How to scale a venture capital (or private equity) fund


David Teten, HOF Capital, private equity, venture capital

By David Teten, HOF Capital

VC fund managers typically want to grow their businesses aggressively, just like the founders we back. But we normally have a clear ceiling on how high we can grow AUM before hitting practical limits to deploying capital within the traditional VC model.

My partners at HOF Capital are younger than I am, which means we have a half-century horizon for the franchise we are building. So we think about scaling a lot.

A VC fund can be scaled in a number of ways. I’ve listed them below in roughly descending order of efficiency, measured by increased dollars one can put to work, divided by the operational dollars required to implement each strategy.

– Template the entrepreneurial process: Provide checklists, standardized agreements and other reusable code. Among the sites we have found most helpful with practical guides for founders: BiztreeFirst SearchFoundersuiteGoodwin Founders WorkbenchGuides.coInc.comand StartupRocket.

– Encourage founders to turn to other founders and their broader communities, not just the VC’s own staff, as resources. This evolves the VC from a server to a router.  First Round Capital’s forum for portfolio executives is a powerful example of a scalable resource.

– Build out low-cost force multipliers such as scouts, advisers, entrepreneurs in residence, venture partners and so on. Sophisticated VC and private equity funds have a wide array of options for leveraging outside operating executives. Typically these outside resources are paid only on a success basis, so the marginal cost is low.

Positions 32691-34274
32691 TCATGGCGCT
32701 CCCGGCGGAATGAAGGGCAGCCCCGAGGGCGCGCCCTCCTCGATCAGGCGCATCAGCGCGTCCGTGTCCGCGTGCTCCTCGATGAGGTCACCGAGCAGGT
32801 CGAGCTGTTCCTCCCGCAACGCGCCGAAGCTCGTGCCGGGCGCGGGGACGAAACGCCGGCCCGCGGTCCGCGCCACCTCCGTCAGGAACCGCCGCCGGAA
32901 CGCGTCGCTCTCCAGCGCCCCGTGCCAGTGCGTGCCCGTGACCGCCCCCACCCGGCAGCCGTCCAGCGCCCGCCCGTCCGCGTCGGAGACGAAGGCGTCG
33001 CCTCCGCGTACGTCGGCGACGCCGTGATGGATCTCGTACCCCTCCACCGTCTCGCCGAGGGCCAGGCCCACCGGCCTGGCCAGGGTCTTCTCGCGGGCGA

– Create a franchise and license access, e.g., the Draper Venture Network. This is a clever way for Tim Draper to leverage his brand and experience.

– Coinvest nearly exclusively, without leading rounds or taking board seats. This is a model used in at least one case by China’s third-largest private equity firm, China Science & Merchants Investment Management Group ($12 billion+ AUM), which in 2015 funded CSC Upshot, a $400 million seed fund, through AngelList.

Another example is Correlation Ventures ($300 million+ AUM), a VC firm that co-invests in financings with at least one other new outside VC. The firm attracts deal flow by promising a decision (positive or negative) in under two weeks, with minimal paperwork and without repeating due diligence. Other companies with variations of this model include Alpha Venture Partners,Connectivity Ventures FundCrowdfunderand Proof.VC. Co-investors need to figure out ways to prioritize themselves in a VC’s preference stack for syndicating opportunities.

– Syndicate Special Purpose Vehicles for specific opportunities. VCs can do this entirely themselves and/or use companies such as AngelListCircleUpFundersClubOurCrowd and SeedInvest to create a SPV. Some of the VC fund’s own LPs will typically invest in a SPV, plus the platform’s members can contribute additional capital.